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Image by Steve Rhodes via Flickr and a CC license 

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RIGHT WING EXTREMISM

‘Boldly Ignorant’ Ted Cruz Slammed by Retired NYPD Detective for His Suggestions to Protect Kids

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Appearing on MSNBC’s “The Katie Phang Show,” a retired NYPD detective expressed disgust with Sen. Ted Cruz (R-TX) over his attempts to dismiss the idea of new gun laws to protect children in schools and instead is insisting America needs to turn schools into fortresses.

In interviews and appearing at the NRA convention this weekend in Houston, Cruz has vociferously disregarded the easy availability of high-powered weapons and instead focused on a door that was left open at the elementary school where the shooting occurred.

After host Phang shared a clip of the Texas Republican making his case, she asked former law enforcement detective Marq Claxton his thoughts on what Cruz was proposing.

Calling the controversial senator “boldly ignorant,” he proceeded to rip Cruz’s proposal apart.

“Marq, I was a prosecutor for half my career, I never prosecuted somebody for leaving a door open. How absurd is this proposal by Ted Cruz that the solution is to make sure that we don’t have too many doors at our schools?” host Phang asked.

“Ted Cruz’s statements were boldly ignorant and dismissive of the clear obvious danger that is faced by so many people in society because of the prevalence of violence and gun violence in particular,” he replied. “It really shows just how so many political electeds lack the fortitude to move forward and do the right thing: save lives.”

“Instead of sloganeering, Mr. Cruz and his other elected colleagues really should be working on legislation that provides, or minimizes the risk of damage, and could quite possibly and probably save lives,” he continued. “That is some additional gun restrictions, some background checks, there are other things that are out there that will undoubtedly be effective and save lives, and prevent these gun violence deaths.”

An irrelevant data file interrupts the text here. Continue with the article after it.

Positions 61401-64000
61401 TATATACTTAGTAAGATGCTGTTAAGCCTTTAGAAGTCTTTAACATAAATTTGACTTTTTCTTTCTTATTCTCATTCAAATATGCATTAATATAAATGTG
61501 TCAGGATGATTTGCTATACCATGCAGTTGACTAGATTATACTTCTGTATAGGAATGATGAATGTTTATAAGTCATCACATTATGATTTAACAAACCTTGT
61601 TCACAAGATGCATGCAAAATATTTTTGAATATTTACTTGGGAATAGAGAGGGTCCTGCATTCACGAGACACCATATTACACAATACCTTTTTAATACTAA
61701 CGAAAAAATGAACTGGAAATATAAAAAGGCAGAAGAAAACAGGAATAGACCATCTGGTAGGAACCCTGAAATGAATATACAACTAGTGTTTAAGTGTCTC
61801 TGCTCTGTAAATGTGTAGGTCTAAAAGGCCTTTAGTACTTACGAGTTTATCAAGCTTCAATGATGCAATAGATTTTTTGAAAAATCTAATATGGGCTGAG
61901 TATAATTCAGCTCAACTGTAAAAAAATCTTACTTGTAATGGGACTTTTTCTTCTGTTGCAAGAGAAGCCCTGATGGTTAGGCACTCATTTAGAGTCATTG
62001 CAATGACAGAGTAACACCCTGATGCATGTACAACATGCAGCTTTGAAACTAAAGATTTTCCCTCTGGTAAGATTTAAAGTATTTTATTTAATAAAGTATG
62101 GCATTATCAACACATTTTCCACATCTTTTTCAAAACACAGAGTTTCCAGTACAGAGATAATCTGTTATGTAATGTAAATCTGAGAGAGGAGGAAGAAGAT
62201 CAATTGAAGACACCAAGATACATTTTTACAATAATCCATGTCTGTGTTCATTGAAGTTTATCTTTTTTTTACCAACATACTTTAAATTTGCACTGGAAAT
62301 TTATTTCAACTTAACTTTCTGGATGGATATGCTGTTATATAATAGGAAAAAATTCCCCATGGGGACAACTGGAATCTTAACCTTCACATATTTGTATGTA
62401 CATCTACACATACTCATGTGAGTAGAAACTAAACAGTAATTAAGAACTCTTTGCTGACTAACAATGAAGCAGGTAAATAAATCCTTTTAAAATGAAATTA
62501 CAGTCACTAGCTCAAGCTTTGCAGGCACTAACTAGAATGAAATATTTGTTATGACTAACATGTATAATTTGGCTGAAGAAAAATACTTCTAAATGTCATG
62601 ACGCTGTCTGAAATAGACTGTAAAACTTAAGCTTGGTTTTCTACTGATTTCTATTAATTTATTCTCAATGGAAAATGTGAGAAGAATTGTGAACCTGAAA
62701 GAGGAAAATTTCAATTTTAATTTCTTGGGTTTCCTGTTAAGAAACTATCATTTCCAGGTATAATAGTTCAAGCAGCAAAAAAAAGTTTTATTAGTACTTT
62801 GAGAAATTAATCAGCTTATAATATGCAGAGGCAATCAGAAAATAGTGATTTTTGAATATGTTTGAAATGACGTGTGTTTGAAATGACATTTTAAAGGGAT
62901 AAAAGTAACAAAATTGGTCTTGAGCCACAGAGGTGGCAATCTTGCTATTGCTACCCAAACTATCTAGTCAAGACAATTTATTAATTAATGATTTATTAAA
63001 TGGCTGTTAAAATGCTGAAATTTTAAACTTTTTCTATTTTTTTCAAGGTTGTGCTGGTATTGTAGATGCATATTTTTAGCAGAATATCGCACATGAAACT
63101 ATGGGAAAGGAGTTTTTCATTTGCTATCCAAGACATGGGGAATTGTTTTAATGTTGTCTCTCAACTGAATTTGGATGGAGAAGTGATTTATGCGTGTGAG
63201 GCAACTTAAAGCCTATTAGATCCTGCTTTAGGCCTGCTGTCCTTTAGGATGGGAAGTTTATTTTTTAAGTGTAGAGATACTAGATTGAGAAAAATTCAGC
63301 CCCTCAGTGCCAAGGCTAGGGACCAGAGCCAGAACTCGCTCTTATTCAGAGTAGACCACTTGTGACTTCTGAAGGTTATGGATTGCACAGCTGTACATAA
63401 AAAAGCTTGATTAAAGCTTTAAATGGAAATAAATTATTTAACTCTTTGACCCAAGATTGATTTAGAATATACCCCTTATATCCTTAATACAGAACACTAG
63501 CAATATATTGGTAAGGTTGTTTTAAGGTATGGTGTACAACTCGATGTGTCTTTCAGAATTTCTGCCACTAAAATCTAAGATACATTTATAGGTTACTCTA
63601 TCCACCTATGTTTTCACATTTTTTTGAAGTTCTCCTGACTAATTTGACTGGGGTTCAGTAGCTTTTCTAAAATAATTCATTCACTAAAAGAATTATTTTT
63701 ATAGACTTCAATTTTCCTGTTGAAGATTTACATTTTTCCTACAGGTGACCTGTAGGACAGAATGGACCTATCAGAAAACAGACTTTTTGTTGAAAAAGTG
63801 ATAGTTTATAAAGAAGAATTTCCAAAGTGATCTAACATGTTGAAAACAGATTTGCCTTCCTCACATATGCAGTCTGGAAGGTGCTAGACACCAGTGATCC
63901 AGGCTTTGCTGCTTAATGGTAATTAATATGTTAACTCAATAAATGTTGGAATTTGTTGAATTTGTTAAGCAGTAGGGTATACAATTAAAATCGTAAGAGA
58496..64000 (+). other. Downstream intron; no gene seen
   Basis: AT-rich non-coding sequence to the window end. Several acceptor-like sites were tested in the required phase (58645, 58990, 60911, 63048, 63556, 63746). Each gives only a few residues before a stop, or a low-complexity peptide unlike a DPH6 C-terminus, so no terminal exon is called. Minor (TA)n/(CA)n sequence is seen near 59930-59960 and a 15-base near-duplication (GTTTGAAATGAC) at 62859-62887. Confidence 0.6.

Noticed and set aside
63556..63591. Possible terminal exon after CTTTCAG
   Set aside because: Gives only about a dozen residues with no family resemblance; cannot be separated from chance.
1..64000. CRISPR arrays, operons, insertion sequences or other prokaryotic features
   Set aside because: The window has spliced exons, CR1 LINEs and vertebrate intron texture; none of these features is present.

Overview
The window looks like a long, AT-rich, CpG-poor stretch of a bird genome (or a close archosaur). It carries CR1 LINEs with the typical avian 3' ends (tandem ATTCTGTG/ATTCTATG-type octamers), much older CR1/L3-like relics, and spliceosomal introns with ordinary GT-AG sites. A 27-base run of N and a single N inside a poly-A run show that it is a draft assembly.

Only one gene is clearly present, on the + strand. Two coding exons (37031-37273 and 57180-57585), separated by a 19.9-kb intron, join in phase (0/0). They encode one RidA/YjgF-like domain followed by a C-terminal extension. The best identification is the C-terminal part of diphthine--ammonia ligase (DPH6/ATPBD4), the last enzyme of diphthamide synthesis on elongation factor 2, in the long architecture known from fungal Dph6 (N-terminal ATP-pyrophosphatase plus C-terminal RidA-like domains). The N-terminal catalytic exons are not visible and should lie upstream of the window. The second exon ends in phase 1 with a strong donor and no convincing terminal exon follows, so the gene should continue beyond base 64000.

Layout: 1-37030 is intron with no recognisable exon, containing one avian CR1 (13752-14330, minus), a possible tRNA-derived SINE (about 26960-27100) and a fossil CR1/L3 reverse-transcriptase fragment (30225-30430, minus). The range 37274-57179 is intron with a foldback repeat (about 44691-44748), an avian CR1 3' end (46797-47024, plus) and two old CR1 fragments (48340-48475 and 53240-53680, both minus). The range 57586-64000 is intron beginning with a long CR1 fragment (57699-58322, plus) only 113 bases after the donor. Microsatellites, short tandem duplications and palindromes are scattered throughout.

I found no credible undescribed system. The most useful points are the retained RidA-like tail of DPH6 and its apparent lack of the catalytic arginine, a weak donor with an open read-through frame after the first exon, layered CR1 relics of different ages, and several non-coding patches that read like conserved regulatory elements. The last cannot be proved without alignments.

Watch the segment below or at this link.

 

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‘Taking Us All for Fools’: Critics Decimate Greg Abbott’s Claims and Defense of His Actions in Wake of School Shooting

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Texas Republican Governor Greg Abbott in a press conference that left reporters frustrated defended his actions and insisted his earlier praise for law enforcement’s widely criticized response to the Uvalde school massacre was the result of being “misled.”

“I am livid about what happened,” Abbott declared, blaming others for his “recitation of what people in that room told me.”

Critics aren’t buying his claims.

Abbott, who’s in the middle of a heated re-election campaign, appeared extremely defensive when reporters asked him questions.

“Let’s be clear about one thing. None of the laws I signed this past session had any intersection with this crime at all,” Abbott told reporters when asked if he would call the legislature back for a special session, as The Texas Tribune’s Sewell Chan noted.

“No law that I signed allowed him to get a gun,” Abbott insisted.

“The answers fell pretty flat,” opined MSNBC’s Nicolle Wallace, who noted the press event lasted just 36 minutes, less time than the police officers “stood outside and did nothing,” which was 47 minutes.

Abbott ended the press conference with many reporters almost begging him to take more questions. As the governor left one frustrated reporter was caught on a hot mic saying “unbelievable.”